The importance of Scapa Flow Orkney as a naval base during both World Wars is well documented. Famously also it was where the German Fleet was anchored at the end of World War I and where the ships were scuttled by her crew.
The stories are well known of the sinking of the Royal Oak in 1939 and the Hampshire in 1916. The fate of many other vessels and their crew has, however, been overlooked.
In recent years work has been done to redress this situation.
A maritime survey conducted by Orkney Research Centre for Archaeology (ORCA), the University of the Highlands and Islands Archaeology Institute and SULA Diving has located the remains of the First World War destroyer HMS Pheasant.
HMS Pheasant was an M class destroyer built by Fairfield Shipyard on the Clyde and launched on 23rd October 1916. At 0.15 on the morning of 1st March 1917 the ship left Stromness to patrol the waters to the west of Orkney. Steaming down the west side of Hoy at full speed she most likely struck a mine off Rora Head close to the Old Man of Hoy that had been laid on the 21st January 1917 by German submarine U 80.
Despite the ensuing explosion being reported by the watch of the Trawler HMT Grouse this message was not relayed to her skipper until 08.00. And at 08.15 the trawler HMT Oropesa reported finding ‘’ Large quantities of oil and some wreckage one mile west of Old Man of Hoy.” The crew also picked up a life buoy marked HMS ‘Pheasant’.’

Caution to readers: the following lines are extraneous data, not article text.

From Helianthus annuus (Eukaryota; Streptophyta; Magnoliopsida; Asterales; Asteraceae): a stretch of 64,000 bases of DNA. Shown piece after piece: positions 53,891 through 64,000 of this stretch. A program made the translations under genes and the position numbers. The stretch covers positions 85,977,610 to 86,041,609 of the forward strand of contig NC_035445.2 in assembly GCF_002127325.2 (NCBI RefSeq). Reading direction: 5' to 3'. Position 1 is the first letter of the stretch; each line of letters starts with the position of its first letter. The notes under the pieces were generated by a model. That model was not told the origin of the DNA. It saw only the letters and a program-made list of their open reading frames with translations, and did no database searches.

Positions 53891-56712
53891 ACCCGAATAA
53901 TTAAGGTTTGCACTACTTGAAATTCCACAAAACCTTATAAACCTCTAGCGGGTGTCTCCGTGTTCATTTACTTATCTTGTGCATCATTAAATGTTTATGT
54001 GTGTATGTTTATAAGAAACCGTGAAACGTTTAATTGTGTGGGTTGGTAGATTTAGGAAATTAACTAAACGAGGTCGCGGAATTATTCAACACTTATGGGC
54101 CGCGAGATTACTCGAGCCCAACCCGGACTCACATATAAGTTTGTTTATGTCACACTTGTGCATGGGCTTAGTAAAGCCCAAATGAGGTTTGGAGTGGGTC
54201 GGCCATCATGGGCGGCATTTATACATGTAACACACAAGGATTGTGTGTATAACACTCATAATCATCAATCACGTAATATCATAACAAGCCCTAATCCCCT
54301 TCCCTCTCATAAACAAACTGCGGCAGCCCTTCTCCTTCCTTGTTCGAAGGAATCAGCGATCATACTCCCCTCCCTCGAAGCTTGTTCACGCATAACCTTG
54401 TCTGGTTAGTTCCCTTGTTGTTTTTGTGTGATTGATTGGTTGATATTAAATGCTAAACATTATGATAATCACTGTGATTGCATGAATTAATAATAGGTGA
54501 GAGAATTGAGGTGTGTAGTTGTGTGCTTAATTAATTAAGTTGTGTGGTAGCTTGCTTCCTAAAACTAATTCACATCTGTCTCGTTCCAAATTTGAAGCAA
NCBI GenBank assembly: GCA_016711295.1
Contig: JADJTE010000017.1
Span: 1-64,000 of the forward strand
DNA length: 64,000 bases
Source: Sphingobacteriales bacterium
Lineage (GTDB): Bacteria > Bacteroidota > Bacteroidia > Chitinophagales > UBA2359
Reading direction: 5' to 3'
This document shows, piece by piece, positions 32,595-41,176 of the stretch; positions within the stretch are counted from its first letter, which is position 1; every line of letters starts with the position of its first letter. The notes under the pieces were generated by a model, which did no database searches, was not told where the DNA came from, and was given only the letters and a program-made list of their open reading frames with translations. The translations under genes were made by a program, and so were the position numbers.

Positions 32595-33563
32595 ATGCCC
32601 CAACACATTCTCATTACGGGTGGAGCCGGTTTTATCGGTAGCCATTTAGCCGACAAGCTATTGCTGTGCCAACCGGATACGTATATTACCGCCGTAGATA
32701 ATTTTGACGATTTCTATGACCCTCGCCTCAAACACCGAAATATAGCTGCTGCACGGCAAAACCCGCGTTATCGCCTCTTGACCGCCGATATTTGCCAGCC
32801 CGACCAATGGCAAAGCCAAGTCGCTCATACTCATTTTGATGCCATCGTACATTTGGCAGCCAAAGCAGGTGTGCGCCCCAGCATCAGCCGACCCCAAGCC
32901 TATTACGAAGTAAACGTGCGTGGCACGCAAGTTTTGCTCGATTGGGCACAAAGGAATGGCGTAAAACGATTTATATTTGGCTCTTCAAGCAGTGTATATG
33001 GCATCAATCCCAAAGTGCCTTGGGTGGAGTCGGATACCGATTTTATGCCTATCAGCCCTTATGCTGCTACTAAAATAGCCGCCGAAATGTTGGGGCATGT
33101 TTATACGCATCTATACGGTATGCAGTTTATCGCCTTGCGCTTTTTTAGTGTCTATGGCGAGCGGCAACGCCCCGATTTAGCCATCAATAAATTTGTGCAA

Eighty nine crew were aboard HMS Pheasant when she was lost. Only one body was recovered: that of Midshipman Reginald Alexander Cotter RNR. He was 20 years old and he is buried in the military cemetery at Lyness, Hoy, Orkney. This year marks the centenary of the disaster and it is hoped to develop a memorial on Hoy to commemorate all those who lost their lives aboard. This is being led by Kinlay Francis from Orkney Uncovered and Kevin Heath of SULA Diving.
The research was a collaborative effort involving many organisations: Sandra Henry of UHI Archaeology Institute,ORCA (Orkney Research Centre for Archaeology), the University of the Highlands and Islands Archaeology Institute, Kevin Heath of SULA Diving, Historic Environment Scotland, Marine Scotland, Ulster University, Heriot-Watt University, University of Dundee, and Seatronics – an Acteon company.
The wreck , which is protected as a designated vessel under the Protection of Military Remains Act 1986, can be viewed through the use of Multibeam Sonar technology. The archaeological maritime survey was conducted from the decks of the Marine Scotland vessel MV Scotia. The Protection of Military Remains Act 1986 means it can be dived but not entered or disturbed without permission from the Ministry of Defence.
The project was conducted under licence from the Ministry of Defence.
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